(3) The Church teaches that there are seven sacraments that were instituted by Christ, and which are instrumental causes or channels of grace. This idea also was affirmed by the Council of Trent (7th Sess.) and is reiterated in Lumen Gentium 11. This is significant, because the teaching clearly implies that it is not enough to be baptized in order to be saved. The Christian who commits a mortal sin after baptism (losing the grace of charity) and who culpably fails to avail himself of the sacrament of reconciliation (confession) cannot be saved. The reason for this is that only confession restores the grace of charity to a baptized person who has sinned gravely. (Trent, 14th Sess.) To seek purposefully to return to God without going to confession is itself a form of disobedience toward God, and thus not a remedy for sin. Meanwhile, baptism and confession are ordered toward communion in the Eucharist, a communion with the Bishop of Rome, the successor of Peter. Christians who knowingly refuse to enter into or to remain within the Catholic Church forsake union with the body of Christ, and so cannot be saved (Lumen Gentium, 14).
(4) However, God’s grace does work outside of the sacraments in many cases. For Catholic Christians this can occur when they are deprived of the sacraments through no fault of their own, or when they pray for grace outside the sacraments, even while also regularly receiving them. Likewise, a catechumen who dies without baptism can be saved from the “desire for baptism.” Outside the Catholic Church, those who are in invincible ignorance regarding the nature of the Church and the sacraments can still receive the offer of salvation. This was an explicit teaching of Pope Pius IX in the 19th century, and it has clear precedents in the teaching of 13th century scholastic theologians like Aquinas.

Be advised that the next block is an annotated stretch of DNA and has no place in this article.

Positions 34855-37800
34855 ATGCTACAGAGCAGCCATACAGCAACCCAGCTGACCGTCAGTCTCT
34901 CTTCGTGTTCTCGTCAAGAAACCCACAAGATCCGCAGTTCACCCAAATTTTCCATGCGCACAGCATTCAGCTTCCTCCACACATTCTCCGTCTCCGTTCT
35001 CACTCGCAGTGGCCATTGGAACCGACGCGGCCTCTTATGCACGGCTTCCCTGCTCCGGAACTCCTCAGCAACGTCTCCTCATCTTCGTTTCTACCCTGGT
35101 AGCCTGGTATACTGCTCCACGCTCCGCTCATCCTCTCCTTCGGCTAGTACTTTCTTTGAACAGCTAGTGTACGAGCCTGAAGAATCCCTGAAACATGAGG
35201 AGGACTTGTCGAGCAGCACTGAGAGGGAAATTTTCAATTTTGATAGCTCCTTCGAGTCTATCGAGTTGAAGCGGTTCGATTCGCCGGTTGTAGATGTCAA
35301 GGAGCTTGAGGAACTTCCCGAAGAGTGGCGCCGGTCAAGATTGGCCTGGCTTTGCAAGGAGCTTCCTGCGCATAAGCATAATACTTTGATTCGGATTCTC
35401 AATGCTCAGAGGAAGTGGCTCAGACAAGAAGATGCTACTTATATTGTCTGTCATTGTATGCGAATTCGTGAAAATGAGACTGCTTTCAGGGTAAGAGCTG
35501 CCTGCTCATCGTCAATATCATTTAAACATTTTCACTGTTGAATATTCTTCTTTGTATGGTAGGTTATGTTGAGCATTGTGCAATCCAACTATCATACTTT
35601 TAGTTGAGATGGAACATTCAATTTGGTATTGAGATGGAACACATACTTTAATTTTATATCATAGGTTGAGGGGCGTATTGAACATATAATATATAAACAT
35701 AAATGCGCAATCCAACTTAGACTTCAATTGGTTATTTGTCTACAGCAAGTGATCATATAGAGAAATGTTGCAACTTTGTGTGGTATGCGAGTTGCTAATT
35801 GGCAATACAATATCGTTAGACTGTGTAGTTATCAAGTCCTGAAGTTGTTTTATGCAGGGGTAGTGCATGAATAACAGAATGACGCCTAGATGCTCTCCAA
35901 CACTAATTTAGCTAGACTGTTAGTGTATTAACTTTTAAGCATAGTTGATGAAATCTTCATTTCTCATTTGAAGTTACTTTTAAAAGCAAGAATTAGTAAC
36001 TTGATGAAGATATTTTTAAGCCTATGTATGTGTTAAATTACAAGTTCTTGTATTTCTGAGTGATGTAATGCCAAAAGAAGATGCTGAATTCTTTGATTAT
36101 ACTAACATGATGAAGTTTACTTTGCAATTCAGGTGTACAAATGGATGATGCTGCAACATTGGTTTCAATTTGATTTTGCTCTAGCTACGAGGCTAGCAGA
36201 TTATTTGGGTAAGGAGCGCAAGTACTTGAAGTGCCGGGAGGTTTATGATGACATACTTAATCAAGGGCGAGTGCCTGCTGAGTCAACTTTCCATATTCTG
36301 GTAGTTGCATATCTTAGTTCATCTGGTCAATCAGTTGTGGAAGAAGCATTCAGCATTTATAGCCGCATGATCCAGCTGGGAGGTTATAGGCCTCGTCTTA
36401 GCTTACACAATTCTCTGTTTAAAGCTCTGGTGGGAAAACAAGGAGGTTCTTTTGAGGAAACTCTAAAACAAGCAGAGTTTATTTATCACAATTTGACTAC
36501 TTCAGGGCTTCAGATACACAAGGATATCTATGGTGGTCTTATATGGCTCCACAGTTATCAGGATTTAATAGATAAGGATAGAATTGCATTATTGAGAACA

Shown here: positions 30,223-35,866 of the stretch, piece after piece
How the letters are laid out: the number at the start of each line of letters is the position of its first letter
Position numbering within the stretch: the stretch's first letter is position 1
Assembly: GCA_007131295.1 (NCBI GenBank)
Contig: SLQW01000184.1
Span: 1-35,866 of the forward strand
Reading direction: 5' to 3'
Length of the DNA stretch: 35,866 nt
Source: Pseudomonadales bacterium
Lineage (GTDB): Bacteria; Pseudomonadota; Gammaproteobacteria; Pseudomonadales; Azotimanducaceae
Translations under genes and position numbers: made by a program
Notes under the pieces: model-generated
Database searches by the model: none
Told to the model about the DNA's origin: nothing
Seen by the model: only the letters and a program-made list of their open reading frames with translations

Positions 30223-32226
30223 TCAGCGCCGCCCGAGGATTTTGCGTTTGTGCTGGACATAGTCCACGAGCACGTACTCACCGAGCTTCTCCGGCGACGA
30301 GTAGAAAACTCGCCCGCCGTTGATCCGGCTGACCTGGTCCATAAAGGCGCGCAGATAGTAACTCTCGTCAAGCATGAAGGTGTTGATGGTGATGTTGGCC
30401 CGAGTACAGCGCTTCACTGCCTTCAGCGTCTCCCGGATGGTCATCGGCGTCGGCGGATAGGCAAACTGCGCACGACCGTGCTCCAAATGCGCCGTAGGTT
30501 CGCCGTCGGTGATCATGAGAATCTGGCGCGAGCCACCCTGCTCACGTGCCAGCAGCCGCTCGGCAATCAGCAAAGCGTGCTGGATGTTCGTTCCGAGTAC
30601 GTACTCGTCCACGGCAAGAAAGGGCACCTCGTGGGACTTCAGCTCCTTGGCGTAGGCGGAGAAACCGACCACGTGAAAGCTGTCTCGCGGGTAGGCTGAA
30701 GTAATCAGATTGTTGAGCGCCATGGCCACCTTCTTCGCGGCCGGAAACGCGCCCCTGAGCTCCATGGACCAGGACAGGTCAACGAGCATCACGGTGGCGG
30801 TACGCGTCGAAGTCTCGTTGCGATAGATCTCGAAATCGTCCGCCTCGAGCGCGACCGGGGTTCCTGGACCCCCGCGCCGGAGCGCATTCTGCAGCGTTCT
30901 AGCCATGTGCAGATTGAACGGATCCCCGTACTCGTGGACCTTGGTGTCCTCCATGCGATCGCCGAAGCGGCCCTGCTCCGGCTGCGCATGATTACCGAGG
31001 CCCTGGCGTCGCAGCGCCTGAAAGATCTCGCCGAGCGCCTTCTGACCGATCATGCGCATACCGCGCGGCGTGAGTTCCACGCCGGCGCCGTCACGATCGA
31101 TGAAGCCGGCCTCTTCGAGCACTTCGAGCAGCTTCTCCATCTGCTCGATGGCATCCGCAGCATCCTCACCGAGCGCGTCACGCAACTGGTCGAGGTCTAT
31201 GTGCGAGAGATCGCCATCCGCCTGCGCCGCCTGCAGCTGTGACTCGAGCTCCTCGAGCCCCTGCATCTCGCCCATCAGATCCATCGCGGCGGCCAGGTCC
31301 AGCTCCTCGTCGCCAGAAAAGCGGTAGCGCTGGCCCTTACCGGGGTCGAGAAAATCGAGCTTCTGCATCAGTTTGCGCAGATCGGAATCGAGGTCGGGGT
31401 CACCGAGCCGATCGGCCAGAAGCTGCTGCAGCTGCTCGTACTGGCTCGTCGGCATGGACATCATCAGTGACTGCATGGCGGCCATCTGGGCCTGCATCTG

Lumen Gentium 15-16 presents this idea in a complex and nuanced way. (We find complementary teachings in Unitatis Redintegratio and Nostra Aetate.) Notice the emphasis on the conditional. The Eastern Orthodox Churches can communicate life in the grace of Christ, a grace that tends implicitly toward plenary communion with the Roman Church. Protestant Christians might live in a state of grace (with charity in their hearts) based upon their baptismal life in Christ, and his forgiveness of their sins, but they face potential setbacks due to problematic beliefs and seriously erroneous moral practices. It is possible for the grace of God to be at work among those who believe in the one God (Jews or Muslims), and also in those who, through other religious traditions, “in shadows and images seek the unknown God.” Grace may even be at work in the hearts of those who do not believe in God.